The Big Story: Hate speech in the spotlight. As policymakers continue to think about problematic content on the Internet, 8chan and YouTube’s responses this week to the proliferation of online hate speech underscore the inherent difficulties of content moderation.
In prepared remarks, 8chan owner Jim Watkins told members of the House Homeland Security Committee yesterday that the online message board “has no intent of deleting constitutionally protected hate speech.” The House panel subpoenaed Watkins to appear before the committee this week after the gunman in last month’s deadly El Paso shooting posted a racist manifesto to the website in advance of his rampage.
YouTube also announced this week that it removed more than 17,000 channels and over 100,000 videos between April and June for violating the platform’s new policy against racist and hateful content. The video platform previously announced in June that it was updating its hate speech policies to prohibit videos promoting extremist ideologies.
A few Democratic and Republican lawmakers in recent months have targeted Section 230 of the Communications Decency Act over concerns about how online content is being moderated by platforms. Several prominent Democratic politicians, including presidential candidate Beto O’Rourke, have called for the removal of Section 230 liability protections from websites that do not do enough to police hateful content and activities on their sites. Republican lawmakers, such as Sen. Josh Hawley (Mo.), meanwhile, have alleged that sites are unfairly censoring conservatives and want the federal government to step in and enforce political neutrality online. President Donald Trump’s reelection campaign is already planning to make allegations of political censorship a central component of its 2020 strategy.
2019 Congressional Startup Day. Throughout out the final weeks of August, more than 50 members of Congress and their staff met with over 75 startups across the country as part of Congressional Startup Day festivities. Learn more about the lawmakers and startups that participated here.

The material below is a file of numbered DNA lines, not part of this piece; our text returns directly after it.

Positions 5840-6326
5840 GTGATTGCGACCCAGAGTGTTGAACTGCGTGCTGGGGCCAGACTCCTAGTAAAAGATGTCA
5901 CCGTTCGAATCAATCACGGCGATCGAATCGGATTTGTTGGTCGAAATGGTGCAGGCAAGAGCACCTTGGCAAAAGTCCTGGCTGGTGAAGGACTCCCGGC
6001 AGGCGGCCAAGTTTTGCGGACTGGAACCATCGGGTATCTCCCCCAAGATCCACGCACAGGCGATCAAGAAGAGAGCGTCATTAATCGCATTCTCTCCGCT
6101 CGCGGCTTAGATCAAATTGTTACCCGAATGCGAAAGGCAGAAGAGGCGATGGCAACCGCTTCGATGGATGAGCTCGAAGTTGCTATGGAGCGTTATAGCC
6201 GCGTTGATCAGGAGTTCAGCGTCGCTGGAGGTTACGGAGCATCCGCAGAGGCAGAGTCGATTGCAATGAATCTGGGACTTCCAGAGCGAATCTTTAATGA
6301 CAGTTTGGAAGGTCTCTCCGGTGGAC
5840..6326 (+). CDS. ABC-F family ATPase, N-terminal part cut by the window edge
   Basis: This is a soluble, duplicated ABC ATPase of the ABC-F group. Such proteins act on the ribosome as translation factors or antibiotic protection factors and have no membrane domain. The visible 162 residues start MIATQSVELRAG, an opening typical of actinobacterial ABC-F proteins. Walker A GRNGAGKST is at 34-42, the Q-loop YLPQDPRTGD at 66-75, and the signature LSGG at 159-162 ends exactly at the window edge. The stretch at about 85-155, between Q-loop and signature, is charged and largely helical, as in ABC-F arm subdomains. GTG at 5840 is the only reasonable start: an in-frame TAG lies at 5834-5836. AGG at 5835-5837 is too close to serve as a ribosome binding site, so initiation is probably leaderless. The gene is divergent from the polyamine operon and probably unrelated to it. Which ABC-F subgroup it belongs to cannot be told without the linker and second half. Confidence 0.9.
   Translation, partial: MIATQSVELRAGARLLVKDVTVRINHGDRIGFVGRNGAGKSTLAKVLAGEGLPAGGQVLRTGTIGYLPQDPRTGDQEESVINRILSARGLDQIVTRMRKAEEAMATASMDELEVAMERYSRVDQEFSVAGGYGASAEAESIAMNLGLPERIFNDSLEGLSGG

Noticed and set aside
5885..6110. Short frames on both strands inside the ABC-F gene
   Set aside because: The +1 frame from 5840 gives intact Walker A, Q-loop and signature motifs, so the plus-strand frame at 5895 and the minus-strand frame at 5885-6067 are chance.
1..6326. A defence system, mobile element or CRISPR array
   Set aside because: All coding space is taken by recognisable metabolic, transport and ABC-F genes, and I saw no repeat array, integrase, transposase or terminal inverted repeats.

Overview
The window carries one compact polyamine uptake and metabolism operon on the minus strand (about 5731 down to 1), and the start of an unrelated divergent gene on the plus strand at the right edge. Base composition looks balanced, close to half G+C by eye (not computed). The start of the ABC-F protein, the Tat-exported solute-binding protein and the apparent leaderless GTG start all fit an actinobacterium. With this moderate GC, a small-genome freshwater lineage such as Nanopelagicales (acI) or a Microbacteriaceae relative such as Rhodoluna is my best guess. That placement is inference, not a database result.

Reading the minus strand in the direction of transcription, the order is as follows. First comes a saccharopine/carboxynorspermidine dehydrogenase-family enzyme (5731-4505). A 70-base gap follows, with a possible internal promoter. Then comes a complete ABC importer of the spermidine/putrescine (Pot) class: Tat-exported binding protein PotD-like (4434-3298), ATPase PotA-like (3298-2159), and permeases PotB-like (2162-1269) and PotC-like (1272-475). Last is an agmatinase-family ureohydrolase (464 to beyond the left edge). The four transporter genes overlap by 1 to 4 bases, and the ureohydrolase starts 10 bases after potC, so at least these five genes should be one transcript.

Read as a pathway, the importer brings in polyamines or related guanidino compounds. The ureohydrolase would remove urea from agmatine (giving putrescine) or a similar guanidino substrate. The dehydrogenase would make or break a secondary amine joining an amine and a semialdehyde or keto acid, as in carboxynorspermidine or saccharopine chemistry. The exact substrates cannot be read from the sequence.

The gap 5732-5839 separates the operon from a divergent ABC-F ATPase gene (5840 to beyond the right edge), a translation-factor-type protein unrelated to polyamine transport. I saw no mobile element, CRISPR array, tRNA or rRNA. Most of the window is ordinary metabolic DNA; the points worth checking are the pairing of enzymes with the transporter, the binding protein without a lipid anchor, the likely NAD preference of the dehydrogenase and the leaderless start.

Lawmakers press Google on copyright infringement. A bipartisan group of House and Senate lawmakers, led by Sen. Thom Tillis (R-N.C.), wrote to Google CEO Sundar Pichai regarding the platform’s approach to copyright infringement. The lawmakers asked Pichai to participate “in a roundtable with Congressional offices and members of the creative community.”
Lawmaker, FCC commissioner talk geolocation data. In a Boston Globe op-ed, Rep. Lori Trahan (D-Mass.) and FCC commissioner Jessica Rosenworcel expressed concerns about the sale of geolocation data, saying in part that “public policy should recognize that geolocation data collection is especially sensitive.”
President Trump doesn’t want to discuss Huawei with China. President Donald Trump said the U.S. does not want to discuss its blacklist of Chinese telecoms firm Huawei with China while the two countries hold talks over their escalating trade war. President Trump previously said he was open to discussing Huawei as part of the negotiations, but called the company “a national security concern” this week and added that “Huawei has not been a player that we want to discuss.”
NTIA releases report on spectrum repurposing. The National Telecommunications and Information Administration released its first annual report on the state of spectrum repurposing this week. The report found that the U.S. “already leads the world in spectrum available for 5G technology” and is planning to “more-than-double the radio spectrum available” to help streamline the development of future wireless networks.
FTC's YouTube settlement outlines path for platform COPPA compliance. Google agreed to pay a record $170 million fine as part of a settlement with the FTC and New York’s attorney general over allegations that the site harvested personal data from children and used it to target advertisements. The settlement also requires YouTube to have channel owners self-identify the child-directed content they upload so ads are not placed next to that content.
Lawmakers plan antitrust hearings. The House Judiciary Committee’s antitrust subcommittee is planning to hold a Sept. 12 hearing “to discuss the effect of consumer data collection by big tech platforms.” The Senate Judiciary antitrust subcommittee is also holding a Sept. 17 oversight hearing with FTC Chairman Joseph Simons and DOJ antitrust chief Makan Delrahim, and is planning to hold a Sept. 24 hearing to “explore issues relating to competition in technology markets and the antitrust agencies’ efforts to root out anticompetitive conduct.”
#StartupsEverywhere. Chicago, Illinois. Chicago boasts the highest percentage of female founders in the United States, with approximately 34 percent of the city’s startups run by women. One of these successful entrepreneurs is Reva Minkoff, the founder and president of two digital marketing startups—Digital4Startups and DigitalGroundUp—who has also been recognized for her leading role in Chicago’s startup ecosystem.